The Trojans (4-6) eventually got on track, building their lead to 10 on a 3-pointer by Brendyn Taylor and extending it to 36-12 with a 20-2 run during the final 7:25 of the half _ the first time in eight games that they led at intermission. USC shot 71 percent in the half, compared to Riverside's 17 percent.
Fontan helped fuel the pivotal rally with eight points and Byron Wesley capped it on a three-point play with 7.5 seconds on the clock.
``The team did a great job of staying in my ear about staying confident,'' Fontan said. ``They understand the process that I'm going through and they have a lot of respect for me. When you have guys like that around you, who really care about you and feel like you're capable of doing things, it makes your confidence even stronger.''
Fontan transferred from Fordham to USC last January and started all 21 games in which he appeared. But during the Trojans' exhibition trip to Brazil in the summer, he tore his ACL. In his first 10 games back, he is averaging 9.1 points, 5.2 assists and 30.4 percent shooting.
``Nobody understands how hard it is to come back off major knee surgery,'' O'Neill said. ``Today he looked the most confident he's been since he came back from the surgery. Once he hits his stride, we're going to be fine.''
It was more of the same Trojan dominance in the second half, as USC opened up a 44-point cushion with an 18-1 run coming out of intermission. Riverside missed its first 19 shots and didn't make a basket until Harriel's 3-pointer, which rolled around the rim twice before falling through with 5:38 left in the game.
``I sort of knew we hadn't scored, and it was almost too hard to believe that we had gone such a long time,'' Patton said. ``I couldn't even really comprehend that it was the first field goal we had in the half.''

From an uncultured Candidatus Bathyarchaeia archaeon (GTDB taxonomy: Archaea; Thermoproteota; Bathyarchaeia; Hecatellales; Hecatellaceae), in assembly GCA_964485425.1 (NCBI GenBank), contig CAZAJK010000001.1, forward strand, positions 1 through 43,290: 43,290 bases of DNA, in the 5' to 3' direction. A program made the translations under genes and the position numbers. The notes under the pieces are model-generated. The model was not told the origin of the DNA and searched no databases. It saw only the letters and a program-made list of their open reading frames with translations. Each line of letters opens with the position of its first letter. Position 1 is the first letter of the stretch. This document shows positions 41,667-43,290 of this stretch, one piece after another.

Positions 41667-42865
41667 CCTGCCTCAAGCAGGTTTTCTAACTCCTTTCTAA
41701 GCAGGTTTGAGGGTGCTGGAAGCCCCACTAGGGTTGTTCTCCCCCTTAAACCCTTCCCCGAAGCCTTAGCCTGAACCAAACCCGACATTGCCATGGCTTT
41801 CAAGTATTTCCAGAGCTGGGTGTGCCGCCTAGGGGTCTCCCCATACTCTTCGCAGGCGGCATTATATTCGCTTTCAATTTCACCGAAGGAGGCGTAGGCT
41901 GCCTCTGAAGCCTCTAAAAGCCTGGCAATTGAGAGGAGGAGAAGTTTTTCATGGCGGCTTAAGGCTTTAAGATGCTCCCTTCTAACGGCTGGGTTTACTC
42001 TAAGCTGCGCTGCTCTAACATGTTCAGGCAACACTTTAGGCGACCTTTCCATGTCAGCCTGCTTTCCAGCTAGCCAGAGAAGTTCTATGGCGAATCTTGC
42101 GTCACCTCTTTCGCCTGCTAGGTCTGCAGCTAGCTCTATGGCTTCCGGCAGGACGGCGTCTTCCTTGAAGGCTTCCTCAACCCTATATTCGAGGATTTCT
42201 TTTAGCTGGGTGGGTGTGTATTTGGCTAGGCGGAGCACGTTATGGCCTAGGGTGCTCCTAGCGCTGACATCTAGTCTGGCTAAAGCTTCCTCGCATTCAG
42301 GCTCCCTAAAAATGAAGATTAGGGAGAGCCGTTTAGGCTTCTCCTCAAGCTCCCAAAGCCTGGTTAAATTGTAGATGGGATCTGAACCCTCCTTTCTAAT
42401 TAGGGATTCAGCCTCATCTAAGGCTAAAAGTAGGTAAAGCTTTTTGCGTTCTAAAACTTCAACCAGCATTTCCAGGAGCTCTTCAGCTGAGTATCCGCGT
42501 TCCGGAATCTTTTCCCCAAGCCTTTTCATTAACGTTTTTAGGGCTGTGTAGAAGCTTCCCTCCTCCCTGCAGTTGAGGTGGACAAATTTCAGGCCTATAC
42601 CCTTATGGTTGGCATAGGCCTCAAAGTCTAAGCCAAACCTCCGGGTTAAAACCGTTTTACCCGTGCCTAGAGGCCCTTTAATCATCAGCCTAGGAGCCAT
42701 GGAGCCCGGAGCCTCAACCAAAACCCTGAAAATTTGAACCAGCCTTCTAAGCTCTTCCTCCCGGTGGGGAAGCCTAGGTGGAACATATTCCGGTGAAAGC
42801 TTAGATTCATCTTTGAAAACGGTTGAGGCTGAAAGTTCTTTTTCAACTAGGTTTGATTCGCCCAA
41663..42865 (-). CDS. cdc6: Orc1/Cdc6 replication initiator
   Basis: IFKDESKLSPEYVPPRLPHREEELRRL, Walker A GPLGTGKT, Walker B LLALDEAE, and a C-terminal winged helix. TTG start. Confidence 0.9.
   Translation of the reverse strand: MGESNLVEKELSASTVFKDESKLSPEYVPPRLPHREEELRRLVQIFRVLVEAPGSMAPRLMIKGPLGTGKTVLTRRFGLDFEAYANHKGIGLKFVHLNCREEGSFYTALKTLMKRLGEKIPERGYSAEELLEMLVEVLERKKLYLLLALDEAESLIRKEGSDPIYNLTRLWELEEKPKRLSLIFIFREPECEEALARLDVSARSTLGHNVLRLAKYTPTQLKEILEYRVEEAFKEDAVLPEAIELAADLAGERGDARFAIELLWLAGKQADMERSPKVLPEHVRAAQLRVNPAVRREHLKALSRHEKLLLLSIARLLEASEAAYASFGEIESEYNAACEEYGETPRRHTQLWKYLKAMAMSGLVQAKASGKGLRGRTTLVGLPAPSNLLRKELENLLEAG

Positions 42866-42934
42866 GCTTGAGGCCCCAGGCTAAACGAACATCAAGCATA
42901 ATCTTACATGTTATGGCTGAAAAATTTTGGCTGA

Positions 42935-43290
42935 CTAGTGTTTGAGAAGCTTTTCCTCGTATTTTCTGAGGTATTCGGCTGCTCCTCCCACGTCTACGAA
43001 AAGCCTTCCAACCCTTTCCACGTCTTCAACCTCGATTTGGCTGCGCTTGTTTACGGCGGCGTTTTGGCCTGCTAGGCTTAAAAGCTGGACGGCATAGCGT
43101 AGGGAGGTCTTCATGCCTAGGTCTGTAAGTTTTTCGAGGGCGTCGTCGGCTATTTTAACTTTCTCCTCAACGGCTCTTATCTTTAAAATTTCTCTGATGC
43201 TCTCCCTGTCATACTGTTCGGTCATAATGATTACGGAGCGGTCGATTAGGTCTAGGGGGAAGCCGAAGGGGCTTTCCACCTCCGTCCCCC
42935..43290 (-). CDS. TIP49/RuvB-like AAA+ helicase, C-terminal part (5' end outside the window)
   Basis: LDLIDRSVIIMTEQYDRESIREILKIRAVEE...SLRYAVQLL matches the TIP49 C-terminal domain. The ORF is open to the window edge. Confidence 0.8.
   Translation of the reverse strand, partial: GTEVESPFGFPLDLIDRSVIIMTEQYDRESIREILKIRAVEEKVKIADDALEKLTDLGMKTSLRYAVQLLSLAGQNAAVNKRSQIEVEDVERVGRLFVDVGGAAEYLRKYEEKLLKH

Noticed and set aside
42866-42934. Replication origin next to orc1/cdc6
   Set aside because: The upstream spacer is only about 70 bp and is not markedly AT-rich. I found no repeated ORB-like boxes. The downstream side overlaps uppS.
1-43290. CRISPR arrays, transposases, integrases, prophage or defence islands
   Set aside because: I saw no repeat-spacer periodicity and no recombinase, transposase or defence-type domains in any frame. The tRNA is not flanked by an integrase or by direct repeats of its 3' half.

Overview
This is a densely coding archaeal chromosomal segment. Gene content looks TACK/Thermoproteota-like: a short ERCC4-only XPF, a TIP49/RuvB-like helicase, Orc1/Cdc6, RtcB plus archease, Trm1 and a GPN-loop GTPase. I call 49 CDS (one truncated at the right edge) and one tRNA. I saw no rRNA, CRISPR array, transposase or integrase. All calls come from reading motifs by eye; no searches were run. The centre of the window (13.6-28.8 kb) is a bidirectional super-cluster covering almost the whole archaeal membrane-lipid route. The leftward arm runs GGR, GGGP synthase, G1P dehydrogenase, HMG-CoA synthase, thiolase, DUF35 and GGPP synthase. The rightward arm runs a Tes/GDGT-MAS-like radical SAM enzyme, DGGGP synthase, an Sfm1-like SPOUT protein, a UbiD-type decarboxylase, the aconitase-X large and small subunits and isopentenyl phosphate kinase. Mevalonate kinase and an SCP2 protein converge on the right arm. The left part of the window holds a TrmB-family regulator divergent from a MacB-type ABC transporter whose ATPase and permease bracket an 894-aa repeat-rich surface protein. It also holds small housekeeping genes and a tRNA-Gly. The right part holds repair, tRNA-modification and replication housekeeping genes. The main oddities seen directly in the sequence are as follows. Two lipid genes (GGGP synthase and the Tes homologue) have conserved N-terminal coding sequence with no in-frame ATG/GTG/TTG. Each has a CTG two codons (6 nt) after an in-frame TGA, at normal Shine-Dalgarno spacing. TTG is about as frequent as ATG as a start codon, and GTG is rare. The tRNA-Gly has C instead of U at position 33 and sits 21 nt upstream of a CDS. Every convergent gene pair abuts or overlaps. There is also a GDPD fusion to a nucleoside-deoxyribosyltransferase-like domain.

Omar Oraby had seven points and eight rebounds in his first start for the Trojans. The 7-foot-2 Egyptian-born center, who was held scoreless in the first half of USC's 71-57 home loss Minnesota a week earlier, had averaged 6.9 points and 2.8 boards in his nine games off the bench after transferring from Rice in September.
``We knew USC would give us trouble, especially inside with their size,'' Woolridge said. ``I thought I prepared them well enough to compete, but we just lost our confidence. and after that we just didn't play with effort. Obviously, that's on me.''
USC has won all six times the schools have met, but only five of those victories count. A win from the 2007-08 season was vacated as a result of the O.J. Mayo scandal. The last time the teams played, on Nov. 30, 2011, USC ended Riverside's 16-game home winning streak against nonconference opponents. That also was the Trojans' last road win.
USC has three nonconference games remaining before its Pac-12 opener against Stanford on Jan. 1 at the Galen Center. The Highlanders have two more nonconference games before their Big West Conference opener against Cal Poly on Dec. 29 at Riverside.